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Missouri college drops Nike over Kaepernick ad

Some Nike fans protested the brand's move to feature ...

Posted: Sep 8, 2018 9:59 AM
Updated: Sep 8, 2018 9:59 AM

Some Nike fans protested the brand's move to feature Colin Kaepernick its latest ad campaign by burning their sports gear. One Missouri college responded by burning a metaphorical bridge.

College of the Ozarks announced that it is choosing "country over company" and is dropping Nike over the sportswear company's use of the former NFL player to promote the 30th anniversary of its "Just Do It" ad campaign.

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"College of the Ozarks plans to remove all athletic uniforms purchased from Nike or that contain the Nike emblem. Student athletes will no longer wear the brand in response to the company's new ad campaign," the private, Christian college said in a statement Wednesday.

"College of the Ozarks has stated its views regarding patriotism, the American flag, and the national anthem," the statement said, noting that in October It "revised its contracts for competition in all sports, adding a stipulation that all participating players and coaches show respect for the American flag and national anthem."

That same month, the Point Lookout, Missouri, school near Branson also unveiled a mandatory course called Patriotic Education and Fitness to encourage students' understanding of America's heritage, the nation's civic responsibilities, love of country and willingness to defend it.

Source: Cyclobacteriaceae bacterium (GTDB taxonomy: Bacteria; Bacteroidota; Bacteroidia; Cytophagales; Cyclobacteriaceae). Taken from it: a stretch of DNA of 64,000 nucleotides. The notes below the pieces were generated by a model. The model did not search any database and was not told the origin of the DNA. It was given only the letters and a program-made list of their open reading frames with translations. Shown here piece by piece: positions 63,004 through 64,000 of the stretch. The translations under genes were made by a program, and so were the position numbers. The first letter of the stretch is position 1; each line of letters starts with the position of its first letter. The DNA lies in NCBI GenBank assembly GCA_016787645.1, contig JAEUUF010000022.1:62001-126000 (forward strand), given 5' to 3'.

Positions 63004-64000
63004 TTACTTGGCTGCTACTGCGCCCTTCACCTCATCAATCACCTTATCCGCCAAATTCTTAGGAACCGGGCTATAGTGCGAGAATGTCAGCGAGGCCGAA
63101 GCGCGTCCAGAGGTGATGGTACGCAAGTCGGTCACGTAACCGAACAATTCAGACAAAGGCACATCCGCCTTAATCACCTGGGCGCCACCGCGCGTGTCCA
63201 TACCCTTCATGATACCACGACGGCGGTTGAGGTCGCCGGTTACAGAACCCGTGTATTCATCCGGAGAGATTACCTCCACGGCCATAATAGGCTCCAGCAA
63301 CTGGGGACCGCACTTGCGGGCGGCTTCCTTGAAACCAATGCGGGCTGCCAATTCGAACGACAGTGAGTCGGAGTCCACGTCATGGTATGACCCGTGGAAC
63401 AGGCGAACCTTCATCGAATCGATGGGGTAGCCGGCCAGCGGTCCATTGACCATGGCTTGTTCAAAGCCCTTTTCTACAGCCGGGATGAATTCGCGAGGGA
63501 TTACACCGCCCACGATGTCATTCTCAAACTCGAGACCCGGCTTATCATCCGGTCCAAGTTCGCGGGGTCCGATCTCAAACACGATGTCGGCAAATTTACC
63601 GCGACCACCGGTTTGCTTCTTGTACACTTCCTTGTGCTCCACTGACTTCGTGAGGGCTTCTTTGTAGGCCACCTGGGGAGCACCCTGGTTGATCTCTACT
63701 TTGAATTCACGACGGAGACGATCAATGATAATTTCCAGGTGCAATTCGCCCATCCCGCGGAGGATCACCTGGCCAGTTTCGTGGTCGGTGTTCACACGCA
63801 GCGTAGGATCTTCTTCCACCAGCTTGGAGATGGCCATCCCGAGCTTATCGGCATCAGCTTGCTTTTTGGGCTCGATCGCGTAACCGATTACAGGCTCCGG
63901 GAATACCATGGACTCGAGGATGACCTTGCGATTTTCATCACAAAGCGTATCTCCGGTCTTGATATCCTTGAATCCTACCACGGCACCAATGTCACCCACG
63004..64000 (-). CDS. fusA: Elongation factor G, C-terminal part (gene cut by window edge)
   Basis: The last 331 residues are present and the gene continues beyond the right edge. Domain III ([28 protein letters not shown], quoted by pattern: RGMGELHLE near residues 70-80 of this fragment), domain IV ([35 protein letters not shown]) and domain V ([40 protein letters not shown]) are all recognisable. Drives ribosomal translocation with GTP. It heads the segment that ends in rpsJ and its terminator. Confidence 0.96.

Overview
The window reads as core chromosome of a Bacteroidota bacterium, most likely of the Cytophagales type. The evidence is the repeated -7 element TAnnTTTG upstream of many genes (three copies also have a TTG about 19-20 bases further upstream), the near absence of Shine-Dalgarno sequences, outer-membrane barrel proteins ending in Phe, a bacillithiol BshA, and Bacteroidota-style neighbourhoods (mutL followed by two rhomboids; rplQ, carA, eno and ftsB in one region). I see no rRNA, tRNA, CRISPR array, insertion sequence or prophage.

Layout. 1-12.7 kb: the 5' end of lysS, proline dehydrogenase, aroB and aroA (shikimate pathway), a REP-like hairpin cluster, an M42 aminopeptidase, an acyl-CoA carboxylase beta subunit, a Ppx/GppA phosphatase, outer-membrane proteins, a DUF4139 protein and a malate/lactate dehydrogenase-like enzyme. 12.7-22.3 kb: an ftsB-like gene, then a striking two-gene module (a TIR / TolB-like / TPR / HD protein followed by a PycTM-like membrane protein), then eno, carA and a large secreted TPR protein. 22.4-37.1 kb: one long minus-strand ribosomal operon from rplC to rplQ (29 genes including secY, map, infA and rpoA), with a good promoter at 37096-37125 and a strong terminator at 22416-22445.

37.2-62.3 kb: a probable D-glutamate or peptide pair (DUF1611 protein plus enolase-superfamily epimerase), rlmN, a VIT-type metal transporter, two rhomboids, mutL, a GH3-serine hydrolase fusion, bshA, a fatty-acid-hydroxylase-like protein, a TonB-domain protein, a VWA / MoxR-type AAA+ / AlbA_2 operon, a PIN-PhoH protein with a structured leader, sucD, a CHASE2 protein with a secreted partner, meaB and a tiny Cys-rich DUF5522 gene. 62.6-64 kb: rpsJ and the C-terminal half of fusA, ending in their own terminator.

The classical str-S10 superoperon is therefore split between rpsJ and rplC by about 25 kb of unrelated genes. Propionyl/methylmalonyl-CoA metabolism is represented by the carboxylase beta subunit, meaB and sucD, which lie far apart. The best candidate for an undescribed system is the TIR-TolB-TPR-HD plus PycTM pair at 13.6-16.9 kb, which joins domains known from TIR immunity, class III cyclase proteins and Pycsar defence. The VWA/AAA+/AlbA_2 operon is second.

On Monday, Kaepernick tweeted a photo of his face and the phrase, "Believe in something, even if it means sacrificing everything. #JustDoIt." A video ad featuring the quarterback ran during the NFL season opener Thursday evening.

The former San Francisco 49er has not played in the NFL since the 2016 season. That year, he began kneeling during the National Anthem to raise awareness about police brutality against African-Americans and other racial injustices.

Dozens of other players began joining Kaepernick, and he has become a symbol of the dividing lines over race in America. Kneeling players have repeatedly been rebuked by President Donald Trump and Vice President Mike Pence among others. Trump told The Daily Caller this week that Nike's decision to use Kaepernick sends "a terrible message."

Shares of Nike fell nearly 3% in midday trading Tuesday, and social media posts showing consumers cutting up or burning Nike clothing popped up with a hashtag encouraging a #NikeBoycott.

But Nike also received some praise for including Kaepernick and a reference to the contentiously debated protests in the campaign, which also features star athletes such as LeBron James and Serena Williams.

The company did not immediately respond to CNN requests for comment.

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